The U.S. Treasury Department on Thursday warned financial institutions to be on the lookout for money transfers sent by foreign exchange houses and trading companies that are actually an attempt to mask transactions on behalf of sanctioned Iranian entities.
The United States and allies have targeted Iran’s banking system and energy sector under a sanctions regime aimed at curbing the Persian Gulf power’s alleged pursuit of a nuclear-weapon capability. Tehran is widely understood to have responded by developing methods to avoid the full brunt of the punitive measures.
A 2010 U.S. law goes after foreign companies that do business with designated Iranian financial institutions. As the U.S. dollar is the favored currency for many international transactions, limiting Iran’s ability to utilize it has a powerful impact on opportunities for foreign trade.
The advisory notice by the Treasury Department’s Foreign Assets Control Office warns that increasingly restrictive U.S. measures targeting Iran’s banking system have led the nation to rely “more heavily on third-country exchange houses and trading companies to move funds.” Foreign currency exchange companies and trading firms are increasingly being used by Iranian entities to act “as money transmitters to process funds transfers through the United States in support of business with Iran that is not exempt or otherwise authorized by OFAC,” the notice states.
The department called on U.S. financial firms to keep closer watch on money transfers submitted from foreign trading companies and exchange firms. Treasury did not single out any specific countries as being the sources of these dubious transactions.
Cities and nations with large foreign trade sectors such as Dubai, Hong Kong, Singapore, and Malaysia are good guesses to be the sources of the transactions, according to a Washington-based expert on sanctions targeting Iran.
“My assumption is that the [United Arab Emirates] is probably a major locus for this activity because of the strong commercial relationships between Dubai and Iran and the presence of very sophisticated trading companies and foreign exchange houses,” said Mark Dubowitz, executive director of the Foundation for Defense of Democracies.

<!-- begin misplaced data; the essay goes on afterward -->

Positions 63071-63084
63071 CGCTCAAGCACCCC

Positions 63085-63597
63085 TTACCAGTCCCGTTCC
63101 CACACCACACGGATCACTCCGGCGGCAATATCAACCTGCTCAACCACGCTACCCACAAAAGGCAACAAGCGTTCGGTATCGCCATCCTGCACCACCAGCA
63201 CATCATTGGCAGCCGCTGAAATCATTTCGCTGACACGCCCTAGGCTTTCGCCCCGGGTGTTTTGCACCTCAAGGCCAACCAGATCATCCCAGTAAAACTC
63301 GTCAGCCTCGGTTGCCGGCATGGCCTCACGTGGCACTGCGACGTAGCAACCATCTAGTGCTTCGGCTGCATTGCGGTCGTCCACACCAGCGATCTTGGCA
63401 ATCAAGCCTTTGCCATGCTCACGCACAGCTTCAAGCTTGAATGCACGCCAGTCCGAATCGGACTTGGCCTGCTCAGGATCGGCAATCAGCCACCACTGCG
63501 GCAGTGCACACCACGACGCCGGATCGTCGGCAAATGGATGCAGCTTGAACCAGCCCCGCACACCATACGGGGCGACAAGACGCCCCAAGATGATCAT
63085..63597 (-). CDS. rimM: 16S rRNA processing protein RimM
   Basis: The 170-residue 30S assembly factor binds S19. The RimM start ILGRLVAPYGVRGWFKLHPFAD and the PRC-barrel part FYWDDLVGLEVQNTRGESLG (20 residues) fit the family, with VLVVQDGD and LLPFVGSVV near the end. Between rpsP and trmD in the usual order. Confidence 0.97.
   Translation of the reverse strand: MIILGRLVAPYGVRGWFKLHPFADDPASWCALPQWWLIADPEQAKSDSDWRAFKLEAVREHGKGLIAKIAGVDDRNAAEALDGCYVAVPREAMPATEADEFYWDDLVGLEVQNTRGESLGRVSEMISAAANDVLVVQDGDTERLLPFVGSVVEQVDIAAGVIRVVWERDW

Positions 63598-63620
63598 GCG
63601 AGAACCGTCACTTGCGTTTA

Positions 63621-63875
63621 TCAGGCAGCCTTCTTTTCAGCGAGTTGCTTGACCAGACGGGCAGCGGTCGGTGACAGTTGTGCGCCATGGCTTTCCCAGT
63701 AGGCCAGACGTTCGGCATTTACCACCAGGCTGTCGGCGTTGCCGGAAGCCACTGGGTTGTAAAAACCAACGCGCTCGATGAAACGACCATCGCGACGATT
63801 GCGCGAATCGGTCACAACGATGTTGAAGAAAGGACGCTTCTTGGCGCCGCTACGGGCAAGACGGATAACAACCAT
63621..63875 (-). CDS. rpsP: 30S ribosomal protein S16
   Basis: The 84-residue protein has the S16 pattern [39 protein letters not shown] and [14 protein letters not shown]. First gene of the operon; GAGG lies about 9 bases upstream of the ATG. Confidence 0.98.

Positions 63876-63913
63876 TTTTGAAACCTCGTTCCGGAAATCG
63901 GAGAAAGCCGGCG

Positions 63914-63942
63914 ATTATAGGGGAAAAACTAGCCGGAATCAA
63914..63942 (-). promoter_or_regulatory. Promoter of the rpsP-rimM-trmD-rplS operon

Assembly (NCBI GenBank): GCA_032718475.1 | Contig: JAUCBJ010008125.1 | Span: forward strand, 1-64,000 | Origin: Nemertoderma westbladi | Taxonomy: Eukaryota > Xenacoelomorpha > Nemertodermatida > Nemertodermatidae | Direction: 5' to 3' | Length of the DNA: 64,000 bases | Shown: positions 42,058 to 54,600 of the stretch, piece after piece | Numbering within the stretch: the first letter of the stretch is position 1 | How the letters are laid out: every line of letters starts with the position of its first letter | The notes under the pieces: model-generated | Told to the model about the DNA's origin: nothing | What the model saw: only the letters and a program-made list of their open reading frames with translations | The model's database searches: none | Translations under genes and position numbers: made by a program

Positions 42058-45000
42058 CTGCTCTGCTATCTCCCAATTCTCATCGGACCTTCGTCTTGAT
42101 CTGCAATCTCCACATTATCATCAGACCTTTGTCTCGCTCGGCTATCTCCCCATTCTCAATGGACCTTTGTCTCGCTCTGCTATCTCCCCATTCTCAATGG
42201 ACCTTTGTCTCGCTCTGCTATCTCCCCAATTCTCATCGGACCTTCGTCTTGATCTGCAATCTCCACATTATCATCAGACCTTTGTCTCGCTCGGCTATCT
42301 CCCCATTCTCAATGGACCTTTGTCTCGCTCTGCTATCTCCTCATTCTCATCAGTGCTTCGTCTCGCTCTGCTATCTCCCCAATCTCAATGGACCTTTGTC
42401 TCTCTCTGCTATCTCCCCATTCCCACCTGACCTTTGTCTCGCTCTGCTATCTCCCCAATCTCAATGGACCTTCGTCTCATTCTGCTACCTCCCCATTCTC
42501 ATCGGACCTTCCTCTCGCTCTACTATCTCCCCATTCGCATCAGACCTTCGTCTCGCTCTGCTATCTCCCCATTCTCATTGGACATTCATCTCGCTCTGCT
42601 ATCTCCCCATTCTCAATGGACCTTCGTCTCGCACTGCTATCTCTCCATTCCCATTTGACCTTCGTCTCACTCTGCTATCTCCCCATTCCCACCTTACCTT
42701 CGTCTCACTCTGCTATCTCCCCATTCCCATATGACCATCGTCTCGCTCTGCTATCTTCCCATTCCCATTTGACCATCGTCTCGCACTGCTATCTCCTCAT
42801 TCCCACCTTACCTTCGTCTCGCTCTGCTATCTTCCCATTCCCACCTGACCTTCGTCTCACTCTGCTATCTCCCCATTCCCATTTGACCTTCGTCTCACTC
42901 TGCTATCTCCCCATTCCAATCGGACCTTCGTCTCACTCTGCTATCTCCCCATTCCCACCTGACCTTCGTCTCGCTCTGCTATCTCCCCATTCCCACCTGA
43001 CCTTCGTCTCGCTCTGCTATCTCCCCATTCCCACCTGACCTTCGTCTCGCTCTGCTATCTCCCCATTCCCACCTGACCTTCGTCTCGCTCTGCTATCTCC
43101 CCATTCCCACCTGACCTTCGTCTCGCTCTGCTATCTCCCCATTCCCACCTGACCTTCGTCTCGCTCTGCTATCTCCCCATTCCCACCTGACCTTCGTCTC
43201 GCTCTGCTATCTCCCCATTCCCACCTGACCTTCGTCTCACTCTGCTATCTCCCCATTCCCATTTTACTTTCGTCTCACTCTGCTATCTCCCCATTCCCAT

The foreign exchange houses involved are not small ‘mom-and-pop’ operations but highly profitable currency firms that handle commercial transactions worth hundreds of millions of dollars, he said in an interview. “They are interested in the business of major Iranian energy companies or telecommunication companies or construction engineering companies.”
As Dubowitz explained the Iranian scheme to avoid financial sanctions imposed by Washington: a U.S. bank receives a wire transfer from an exchange house that seems on the surface to be a normal transaction between ‘Company A,’ whose address has been removed, and a nonsanctioned entity. “The U.S. bank thinks it’s a normal payment sent from [for example] Dubai on behalf of a UAE company” when the real originator is an Iranian firm, he said.
Tactics used by exchange houses in this scheme to route payments to or through U.S. financial firms include not noting Iranian business addresses where they would otherwise apply and not naming Iranian individuals or businesses as the originator or beneficiary of the money, Treasury said.
“They [Treasury] are trying to warn U.S. financial institutions that these transactions may be a pretense by the Iranian regime to hide the origins of these transactions in order to circumvent U.S. financial sanctions,” Dubowitz said.
In addition to the explicit cautionary message to U.S. firms, Treasury is also giving an implicit warning to the third-party countries that are the sources of these transactions, according to Dubowitz.
Treasury officials have been traveling around the world to inform foreign governments on the risk to their own formal financial institutions under recently passed U.S. laws if they do not crack down on transactions with sanctioned Iranian enterprises. With Thursday’s advisory, Treasury is probably signaling to these governments that their exchange houses and trading companies could also be subject to U.S. sanctions if they do not watch out for these practices, Dubowitz said.